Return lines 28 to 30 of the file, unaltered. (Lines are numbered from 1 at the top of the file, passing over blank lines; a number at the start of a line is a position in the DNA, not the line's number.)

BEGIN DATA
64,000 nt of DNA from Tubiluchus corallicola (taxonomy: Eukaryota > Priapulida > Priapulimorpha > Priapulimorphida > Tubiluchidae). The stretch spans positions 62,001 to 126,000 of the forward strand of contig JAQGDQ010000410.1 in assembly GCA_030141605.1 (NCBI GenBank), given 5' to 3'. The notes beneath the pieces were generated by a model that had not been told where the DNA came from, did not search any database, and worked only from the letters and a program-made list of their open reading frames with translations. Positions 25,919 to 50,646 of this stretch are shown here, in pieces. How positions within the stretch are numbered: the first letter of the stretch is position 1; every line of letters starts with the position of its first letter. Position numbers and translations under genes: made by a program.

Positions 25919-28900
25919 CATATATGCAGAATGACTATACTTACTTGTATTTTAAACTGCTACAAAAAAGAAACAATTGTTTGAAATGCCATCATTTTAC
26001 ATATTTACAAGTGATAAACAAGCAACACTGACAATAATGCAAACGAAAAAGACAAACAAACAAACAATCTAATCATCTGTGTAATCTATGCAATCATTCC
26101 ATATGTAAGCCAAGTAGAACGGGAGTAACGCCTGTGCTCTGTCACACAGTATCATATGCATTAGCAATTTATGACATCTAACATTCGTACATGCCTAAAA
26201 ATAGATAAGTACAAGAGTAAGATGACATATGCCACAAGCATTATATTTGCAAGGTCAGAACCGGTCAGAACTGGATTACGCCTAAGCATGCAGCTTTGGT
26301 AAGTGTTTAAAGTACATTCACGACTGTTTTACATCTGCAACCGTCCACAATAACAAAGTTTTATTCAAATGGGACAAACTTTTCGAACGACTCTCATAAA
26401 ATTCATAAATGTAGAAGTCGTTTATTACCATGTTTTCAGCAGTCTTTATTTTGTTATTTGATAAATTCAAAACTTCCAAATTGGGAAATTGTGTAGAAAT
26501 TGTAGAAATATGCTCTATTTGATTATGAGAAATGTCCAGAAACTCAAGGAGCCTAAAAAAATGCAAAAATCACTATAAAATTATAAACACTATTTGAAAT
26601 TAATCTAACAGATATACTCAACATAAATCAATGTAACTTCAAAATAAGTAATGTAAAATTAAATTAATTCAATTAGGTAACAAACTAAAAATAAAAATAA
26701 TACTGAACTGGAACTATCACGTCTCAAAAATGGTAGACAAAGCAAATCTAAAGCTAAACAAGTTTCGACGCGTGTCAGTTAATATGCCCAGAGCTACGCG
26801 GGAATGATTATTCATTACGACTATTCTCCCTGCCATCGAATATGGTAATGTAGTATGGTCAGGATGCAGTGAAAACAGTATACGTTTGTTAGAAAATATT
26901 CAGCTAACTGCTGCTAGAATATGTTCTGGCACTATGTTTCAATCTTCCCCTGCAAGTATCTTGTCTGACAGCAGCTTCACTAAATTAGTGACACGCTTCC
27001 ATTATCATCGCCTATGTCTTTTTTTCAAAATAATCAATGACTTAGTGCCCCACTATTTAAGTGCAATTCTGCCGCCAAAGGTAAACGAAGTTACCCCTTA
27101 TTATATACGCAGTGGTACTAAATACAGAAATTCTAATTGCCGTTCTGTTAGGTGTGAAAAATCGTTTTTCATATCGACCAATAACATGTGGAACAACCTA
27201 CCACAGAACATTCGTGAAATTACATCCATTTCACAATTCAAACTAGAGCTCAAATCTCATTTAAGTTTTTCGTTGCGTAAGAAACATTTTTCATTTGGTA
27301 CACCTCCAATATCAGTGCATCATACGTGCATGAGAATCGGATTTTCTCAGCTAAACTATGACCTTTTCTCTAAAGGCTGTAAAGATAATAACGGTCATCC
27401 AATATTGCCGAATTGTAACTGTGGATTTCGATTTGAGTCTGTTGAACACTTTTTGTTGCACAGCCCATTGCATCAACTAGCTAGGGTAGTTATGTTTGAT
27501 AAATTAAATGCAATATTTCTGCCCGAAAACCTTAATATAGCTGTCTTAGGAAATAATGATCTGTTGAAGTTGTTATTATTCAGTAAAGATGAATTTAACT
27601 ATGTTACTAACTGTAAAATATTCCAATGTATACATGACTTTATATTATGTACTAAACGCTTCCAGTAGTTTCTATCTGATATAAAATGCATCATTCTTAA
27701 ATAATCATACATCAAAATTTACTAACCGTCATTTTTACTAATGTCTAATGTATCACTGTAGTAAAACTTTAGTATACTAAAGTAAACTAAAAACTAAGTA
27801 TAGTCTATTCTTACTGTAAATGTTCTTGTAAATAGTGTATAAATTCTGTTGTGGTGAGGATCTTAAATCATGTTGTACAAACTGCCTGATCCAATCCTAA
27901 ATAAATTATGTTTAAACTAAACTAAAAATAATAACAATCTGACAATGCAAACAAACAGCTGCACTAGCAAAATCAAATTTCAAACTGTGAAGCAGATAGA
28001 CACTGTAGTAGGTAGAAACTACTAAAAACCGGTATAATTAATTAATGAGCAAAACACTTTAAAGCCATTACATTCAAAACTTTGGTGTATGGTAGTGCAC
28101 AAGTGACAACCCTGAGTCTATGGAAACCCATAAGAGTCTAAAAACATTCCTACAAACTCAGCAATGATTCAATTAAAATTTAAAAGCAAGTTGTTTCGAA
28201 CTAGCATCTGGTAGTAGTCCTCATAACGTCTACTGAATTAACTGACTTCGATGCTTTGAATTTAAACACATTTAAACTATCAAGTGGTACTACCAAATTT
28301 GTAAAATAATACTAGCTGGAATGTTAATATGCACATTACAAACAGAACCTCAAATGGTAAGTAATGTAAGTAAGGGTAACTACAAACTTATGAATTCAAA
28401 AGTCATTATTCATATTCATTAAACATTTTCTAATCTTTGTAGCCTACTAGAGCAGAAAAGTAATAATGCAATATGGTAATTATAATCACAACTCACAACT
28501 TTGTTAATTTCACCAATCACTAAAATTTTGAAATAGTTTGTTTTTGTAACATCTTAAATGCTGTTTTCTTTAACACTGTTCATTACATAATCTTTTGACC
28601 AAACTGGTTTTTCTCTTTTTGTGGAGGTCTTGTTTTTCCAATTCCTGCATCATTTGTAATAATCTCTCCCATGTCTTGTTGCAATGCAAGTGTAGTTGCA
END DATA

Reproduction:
28401 AGTCATTATTCATATTCATTAAACATTTTCTAATCTTTGTAGCCTACTAGAGCAGAAAAGTAATAATGCAATATGGTAATTATAATCACAACTCACAACT
28501 TTGTTAATTTCACCAATCACTAAAATTTTGAAATAGTTTGTTTTTGTAACATCTTAAATGCTGTTTTCTTTAACACTGTTCATTACATAATCTTTTGACC
28601 AAACTGGTTTTTCTCTTTTTGTGGAGGTCTTGTTTTTCCAATTCCTGCATCATTTGTAATAATCTCTCCCATGTCTTGTTGCAATGCAAGTGTAGTTGCA